Nanotech Creates Batteries Out of Paper

Researchers at Stanford University have used nanotechnology to create lightweight, bendable batteries out of paper

Researchers at Stanford University have used nanotechnology to create lightweight, bendable batteries out of paper .

The paper batteries are designed to be folded, crumpled or even soaked in an acidic solution and still work, according to Yi Cui, assistant professor of materials science and engineering at Stanford. The team created the batteries by coating a sheet of paper with ink made of carbon nanotubes and silver nanowires.

Stanford offered no indication of when the batteries might be ready for commercial use.

The striking aspect of the development is "how a simple thing in daily life -- paper -- can be used as a substrate to make functional conductive electrodes by a simple process," said Peidong Yang, professor of chemistry at the University of California, Berkeley, in a statement.

The nanotubes used in the paper batteries and supercapacitors have a very small diameter, which enables the ink made from them to stick tightly to the paper. The university noted that the paper supercapacitors may be able to handle 40,000 charge-discharge cycles, which is an order of magnitude more than lithium batteries can withstand.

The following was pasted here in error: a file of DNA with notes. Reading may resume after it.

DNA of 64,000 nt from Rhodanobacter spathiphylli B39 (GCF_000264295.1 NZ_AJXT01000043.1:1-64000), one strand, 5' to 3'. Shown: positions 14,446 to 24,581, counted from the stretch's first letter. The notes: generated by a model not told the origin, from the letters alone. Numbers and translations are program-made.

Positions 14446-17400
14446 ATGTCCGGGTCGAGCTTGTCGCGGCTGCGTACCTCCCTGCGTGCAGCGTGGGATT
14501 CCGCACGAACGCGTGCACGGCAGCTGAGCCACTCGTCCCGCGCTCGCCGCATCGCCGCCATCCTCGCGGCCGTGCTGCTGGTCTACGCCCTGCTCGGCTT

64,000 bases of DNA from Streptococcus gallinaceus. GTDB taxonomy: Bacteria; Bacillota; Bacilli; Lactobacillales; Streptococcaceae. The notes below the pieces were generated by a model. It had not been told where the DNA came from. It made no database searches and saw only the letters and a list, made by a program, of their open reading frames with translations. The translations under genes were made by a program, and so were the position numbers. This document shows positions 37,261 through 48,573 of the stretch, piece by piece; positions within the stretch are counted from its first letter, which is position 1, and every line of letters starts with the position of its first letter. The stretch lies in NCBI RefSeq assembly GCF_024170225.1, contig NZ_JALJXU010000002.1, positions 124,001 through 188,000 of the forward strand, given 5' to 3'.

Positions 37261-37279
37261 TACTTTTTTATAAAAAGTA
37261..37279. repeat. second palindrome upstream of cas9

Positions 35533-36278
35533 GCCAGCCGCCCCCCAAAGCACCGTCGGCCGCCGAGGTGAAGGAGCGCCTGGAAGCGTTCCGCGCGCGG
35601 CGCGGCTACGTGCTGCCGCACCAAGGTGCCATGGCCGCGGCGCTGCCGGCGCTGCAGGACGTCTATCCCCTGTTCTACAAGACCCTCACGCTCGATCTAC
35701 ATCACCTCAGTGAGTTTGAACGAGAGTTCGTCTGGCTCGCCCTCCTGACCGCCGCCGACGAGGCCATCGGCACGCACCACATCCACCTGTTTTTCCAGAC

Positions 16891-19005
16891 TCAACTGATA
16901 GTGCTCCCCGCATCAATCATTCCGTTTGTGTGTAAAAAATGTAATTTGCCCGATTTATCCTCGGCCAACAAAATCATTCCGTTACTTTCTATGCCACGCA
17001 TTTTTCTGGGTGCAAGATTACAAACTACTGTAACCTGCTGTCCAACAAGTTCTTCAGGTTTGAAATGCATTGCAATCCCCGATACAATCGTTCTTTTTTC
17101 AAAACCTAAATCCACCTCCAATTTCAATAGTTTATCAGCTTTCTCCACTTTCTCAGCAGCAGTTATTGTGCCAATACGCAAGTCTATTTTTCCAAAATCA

Cui pointed out that the nanomaterials make better conductors than traditional materials because they can move electricity more efficiently.

This is just the latest report of scientists using nanotechnology to further battery research.

In April, MIT researchers reported that they are combining nanotechnology with genetically engineered viruses to build batteries that could power hybrid cars and cell phones.

And before that, another Stanford research team used silicon nanowires to enable lithium-ion batteries to hold 10 times the charge they could before, according to Cui.

This version of this story originally appeared in Computerworld US's print edition. It's an edited version of an article that first ran on Computerworld.com (US).

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Tags BatteriesnanotechnologyStanford University

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Sharon Gaudin

Computerworld (US)
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